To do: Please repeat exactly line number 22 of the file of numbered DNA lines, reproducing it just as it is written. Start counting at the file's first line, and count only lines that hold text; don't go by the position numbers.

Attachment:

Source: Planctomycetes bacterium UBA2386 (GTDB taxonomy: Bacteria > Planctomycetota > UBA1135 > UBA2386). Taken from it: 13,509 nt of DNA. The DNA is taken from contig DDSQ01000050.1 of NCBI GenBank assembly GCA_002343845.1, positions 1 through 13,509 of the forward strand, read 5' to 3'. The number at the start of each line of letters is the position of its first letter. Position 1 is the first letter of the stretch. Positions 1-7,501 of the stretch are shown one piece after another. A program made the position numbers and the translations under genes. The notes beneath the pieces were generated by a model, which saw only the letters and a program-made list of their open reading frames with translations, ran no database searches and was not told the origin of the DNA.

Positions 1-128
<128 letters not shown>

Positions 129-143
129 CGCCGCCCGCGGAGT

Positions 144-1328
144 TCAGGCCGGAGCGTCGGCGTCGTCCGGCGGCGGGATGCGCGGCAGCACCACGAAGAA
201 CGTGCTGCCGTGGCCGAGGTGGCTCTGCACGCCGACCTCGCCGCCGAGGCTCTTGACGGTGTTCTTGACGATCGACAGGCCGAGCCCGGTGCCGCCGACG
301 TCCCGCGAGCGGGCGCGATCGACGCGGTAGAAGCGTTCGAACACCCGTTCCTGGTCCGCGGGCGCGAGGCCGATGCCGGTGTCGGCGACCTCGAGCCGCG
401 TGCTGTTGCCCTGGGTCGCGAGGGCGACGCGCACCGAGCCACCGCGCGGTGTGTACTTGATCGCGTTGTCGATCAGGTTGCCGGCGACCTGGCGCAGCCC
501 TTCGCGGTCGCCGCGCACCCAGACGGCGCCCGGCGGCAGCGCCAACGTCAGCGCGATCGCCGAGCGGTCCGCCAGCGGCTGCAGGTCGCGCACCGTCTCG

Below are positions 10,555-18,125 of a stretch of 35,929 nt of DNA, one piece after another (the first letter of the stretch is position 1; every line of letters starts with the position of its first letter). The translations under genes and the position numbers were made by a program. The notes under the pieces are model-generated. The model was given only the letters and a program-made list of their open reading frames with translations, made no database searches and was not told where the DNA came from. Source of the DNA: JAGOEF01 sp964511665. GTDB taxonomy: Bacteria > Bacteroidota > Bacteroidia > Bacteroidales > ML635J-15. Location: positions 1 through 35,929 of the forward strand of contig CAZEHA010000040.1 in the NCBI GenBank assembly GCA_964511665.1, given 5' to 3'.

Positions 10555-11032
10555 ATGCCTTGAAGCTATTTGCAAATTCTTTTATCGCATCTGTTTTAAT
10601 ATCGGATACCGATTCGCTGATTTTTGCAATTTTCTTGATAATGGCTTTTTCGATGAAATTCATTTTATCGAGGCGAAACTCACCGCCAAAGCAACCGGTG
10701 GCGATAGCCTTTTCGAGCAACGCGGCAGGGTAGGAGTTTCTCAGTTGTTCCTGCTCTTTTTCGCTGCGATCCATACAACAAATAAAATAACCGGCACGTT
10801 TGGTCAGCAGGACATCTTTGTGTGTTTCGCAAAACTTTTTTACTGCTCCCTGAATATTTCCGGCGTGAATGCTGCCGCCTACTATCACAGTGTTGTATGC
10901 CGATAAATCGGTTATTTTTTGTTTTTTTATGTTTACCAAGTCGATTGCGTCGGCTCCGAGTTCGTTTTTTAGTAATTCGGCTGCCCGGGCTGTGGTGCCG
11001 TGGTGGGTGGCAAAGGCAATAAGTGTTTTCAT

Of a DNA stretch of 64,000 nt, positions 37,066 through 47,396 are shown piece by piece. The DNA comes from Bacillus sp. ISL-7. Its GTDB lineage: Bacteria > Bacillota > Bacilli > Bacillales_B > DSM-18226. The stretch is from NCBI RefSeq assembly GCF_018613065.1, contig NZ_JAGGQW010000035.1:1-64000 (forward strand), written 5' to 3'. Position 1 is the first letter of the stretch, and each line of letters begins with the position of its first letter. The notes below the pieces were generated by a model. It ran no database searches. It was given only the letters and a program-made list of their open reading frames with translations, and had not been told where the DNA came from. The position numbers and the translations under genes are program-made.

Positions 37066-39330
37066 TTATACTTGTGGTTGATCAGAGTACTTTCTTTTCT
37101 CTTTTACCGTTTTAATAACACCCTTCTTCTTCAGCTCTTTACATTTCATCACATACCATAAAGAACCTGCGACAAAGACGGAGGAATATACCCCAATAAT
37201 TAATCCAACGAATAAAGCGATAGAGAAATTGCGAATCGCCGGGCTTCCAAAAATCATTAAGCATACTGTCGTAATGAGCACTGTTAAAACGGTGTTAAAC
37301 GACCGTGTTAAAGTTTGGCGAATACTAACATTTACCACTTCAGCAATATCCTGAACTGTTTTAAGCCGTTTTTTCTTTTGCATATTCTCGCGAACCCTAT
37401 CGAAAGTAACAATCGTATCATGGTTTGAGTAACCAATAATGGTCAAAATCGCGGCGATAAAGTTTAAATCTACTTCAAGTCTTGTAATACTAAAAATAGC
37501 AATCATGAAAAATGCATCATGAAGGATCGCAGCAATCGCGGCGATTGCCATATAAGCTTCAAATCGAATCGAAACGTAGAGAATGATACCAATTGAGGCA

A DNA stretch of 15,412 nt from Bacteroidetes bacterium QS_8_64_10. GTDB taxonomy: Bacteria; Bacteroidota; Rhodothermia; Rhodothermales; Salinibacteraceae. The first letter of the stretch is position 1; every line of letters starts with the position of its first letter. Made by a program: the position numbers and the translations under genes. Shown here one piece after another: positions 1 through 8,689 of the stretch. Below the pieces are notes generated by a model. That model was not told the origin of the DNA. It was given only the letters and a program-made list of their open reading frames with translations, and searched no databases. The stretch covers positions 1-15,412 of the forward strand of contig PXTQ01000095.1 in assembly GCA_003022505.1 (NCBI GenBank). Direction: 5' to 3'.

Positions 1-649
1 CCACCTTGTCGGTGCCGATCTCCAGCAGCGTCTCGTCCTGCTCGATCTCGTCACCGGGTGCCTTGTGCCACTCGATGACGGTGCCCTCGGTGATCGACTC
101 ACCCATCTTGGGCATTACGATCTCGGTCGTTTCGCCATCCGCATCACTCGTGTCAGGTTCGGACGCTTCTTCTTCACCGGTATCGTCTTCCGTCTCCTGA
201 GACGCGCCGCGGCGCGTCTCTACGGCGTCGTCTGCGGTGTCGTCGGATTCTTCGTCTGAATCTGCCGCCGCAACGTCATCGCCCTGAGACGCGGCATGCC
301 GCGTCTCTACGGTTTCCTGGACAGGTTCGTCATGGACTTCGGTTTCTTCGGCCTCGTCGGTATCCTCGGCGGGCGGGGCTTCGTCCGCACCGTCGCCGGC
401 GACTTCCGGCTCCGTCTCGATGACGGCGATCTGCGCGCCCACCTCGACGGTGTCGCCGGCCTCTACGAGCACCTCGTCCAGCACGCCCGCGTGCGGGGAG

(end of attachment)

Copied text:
37066 TTATACTTGTGGTTGATCAGAGTACTTTCTTTTCT